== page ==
Finally, I would design the tax code around the concept of maximum federal revenue, subject to the above principles. If an increase in rates chokes off economic growth and creates less-than-maximum revenue, then it's a mathematically bad idea, regardless of how "fair" it makes us feel. But conversely, if a cut in rates does not throw off enough increased growth to make it a net positive, then supply-siders should be against it. I feel quite comfortable in saying that JFK cutting rates from 90% to 70% was sensible, as was Reagan's cut of 70% to 28%. I am less convinced that the Bush cuts from 39.6% to 35% were as necessary (but open to convincing on that point).

Spending, of course, is a totally different topic. But in the unlikely event that we generate enough revenue to cover all expenses and have leftovers (like we did during the tech boom of the 90s), I would say that excess revenue should go to debt reduction, not as a cut back to the taxpayers (provided, of course, that my other conditions are being met).

8 comments:

Pete said...

I think Starbucks should charge me $2.50 for my drink. In turn, I think they should charge the millionaire $10.23 and Buffett should be charged a C-note for the same drink.

I'd like to point out that the poor and most of the Middle class do not pay taxes... they simply give the Guv'ment an interest-free loan.

"Lowering income taxes" simply means they are obligated, required & coerced into loaning a little less. Unfortunately, they are still coerced to make that loan.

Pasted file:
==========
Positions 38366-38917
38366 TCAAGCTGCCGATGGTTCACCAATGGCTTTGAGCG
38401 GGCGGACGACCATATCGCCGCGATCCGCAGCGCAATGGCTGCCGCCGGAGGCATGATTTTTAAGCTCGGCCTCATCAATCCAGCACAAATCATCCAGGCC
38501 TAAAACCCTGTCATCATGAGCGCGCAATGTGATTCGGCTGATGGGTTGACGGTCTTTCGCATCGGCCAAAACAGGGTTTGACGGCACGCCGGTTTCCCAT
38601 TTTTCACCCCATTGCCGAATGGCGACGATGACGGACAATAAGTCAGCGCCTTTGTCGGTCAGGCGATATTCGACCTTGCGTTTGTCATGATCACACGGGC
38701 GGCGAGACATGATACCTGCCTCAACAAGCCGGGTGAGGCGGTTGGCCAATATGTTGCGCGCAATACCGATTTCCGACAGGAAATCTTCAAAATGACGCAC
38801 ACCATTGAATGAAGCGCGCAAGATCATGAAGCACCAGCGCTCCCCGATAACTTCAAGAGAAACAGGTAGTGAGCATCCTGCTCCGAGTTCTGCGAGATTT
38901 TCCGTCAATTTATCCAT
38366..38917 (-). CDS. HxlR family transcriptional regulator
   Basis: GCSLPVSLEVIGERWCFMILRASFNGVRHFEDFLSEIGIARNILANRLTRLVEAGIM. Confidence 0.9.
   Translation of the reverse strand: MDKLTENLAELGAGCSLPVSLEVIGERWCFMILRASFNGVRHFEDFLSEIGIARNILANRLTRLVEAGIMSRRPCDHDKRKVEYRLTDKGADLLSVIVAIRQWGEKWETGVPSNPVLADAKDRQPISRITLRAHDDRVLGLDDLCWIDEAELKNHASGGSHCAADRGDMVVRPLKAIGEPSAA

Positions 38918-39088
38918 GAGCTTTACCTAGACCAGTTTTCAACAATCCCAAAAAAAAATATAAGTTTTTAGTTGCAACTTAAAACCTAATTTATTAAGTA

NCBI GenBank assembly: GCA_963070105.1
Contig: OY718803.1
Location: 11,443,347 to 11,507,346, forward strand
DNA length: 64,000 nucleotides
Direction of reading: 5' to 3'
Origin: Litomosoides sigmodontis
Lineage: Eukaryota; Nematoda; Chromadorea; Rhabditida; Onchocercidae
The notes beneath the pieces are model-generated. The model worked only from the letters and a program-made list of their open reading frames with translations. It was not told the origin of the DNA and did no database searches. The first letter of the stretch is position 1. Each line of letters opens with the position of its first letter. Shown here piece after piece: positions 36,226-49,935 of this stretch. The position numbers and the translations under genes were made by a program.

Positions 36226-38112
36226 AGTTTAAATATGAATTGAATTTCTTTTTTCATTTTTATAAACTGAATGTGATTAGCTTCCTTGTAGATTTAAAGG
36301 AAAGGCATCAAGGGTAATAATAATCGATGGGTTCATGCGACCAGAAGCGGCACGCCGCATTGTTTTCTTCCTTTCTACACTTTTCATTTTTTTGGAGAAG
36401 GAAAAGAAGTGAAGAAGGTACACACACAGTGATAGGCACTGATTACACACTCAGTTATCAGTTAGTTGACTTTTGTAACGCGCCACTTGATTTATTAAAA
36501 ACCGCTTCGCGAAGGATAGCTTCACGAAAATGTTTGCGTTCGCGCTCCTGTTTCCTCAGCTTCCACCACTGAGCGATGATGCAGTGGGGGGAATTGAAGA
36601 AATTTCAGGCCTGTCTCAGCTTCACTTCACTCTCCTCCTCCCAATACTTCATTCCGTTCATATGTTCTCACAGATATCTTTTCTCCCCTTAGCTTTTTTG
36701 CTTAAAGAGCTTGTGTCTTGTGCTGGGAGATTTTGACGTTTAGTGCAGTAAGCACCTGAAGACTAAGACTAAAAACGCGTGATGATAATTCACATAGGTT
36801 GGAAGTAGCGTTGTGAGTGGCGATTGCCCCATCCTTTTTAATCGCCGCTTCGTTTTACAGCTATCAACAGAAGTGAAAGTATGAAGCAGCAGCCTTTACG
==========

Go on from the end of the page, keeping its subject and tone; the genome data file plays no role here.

I say they don't actually "pay" taxes because they receive the money back if they are diligent enough to file their taxes and claim their refund.

As you can see, I'm vehemently opposed to taxing the wealthy more. It's a matter of principle. You don't raise the price of the cup of coffee just because you know the dude is loaded.

Philip Murphy said...

I'm probably one of the few that thinks the current tax code and structure is fine. Like any machine, it needs tweaks and twists every year. A complex tax system for a complex nation.

I get more frustrated with local taxes.

I don't have a problem with the tax structure... I have a problem with the spending structure.

bekster said...

"Pernicious." I like that one. :)

Yeah, I think the trouble is more in the spending, but your plan sounds pretty much fair.

Pete, the difference in giving money for a cup of coffee versus for taxes is that one can choose to buy that cup of coffee. One does not get to decide that they do or do not feel like paying their taxes. We know that taxes must be collected for roads, national security, etc., but it is not fair to take some money from certain people and not from others. But, it is also not fair to take the same exact amount of money from a person with less income as from a person with more income. Either the "rich" guy will pay something he is comfortable paying while the "poor guy" will feel oppressed by what he considers to be an unreasonable burden, or the "poor" guy will pay something he is comfortable with while the "rich" guy doesn't even notice the money is gone--while the government ends up with not enough money to pay for necessary things.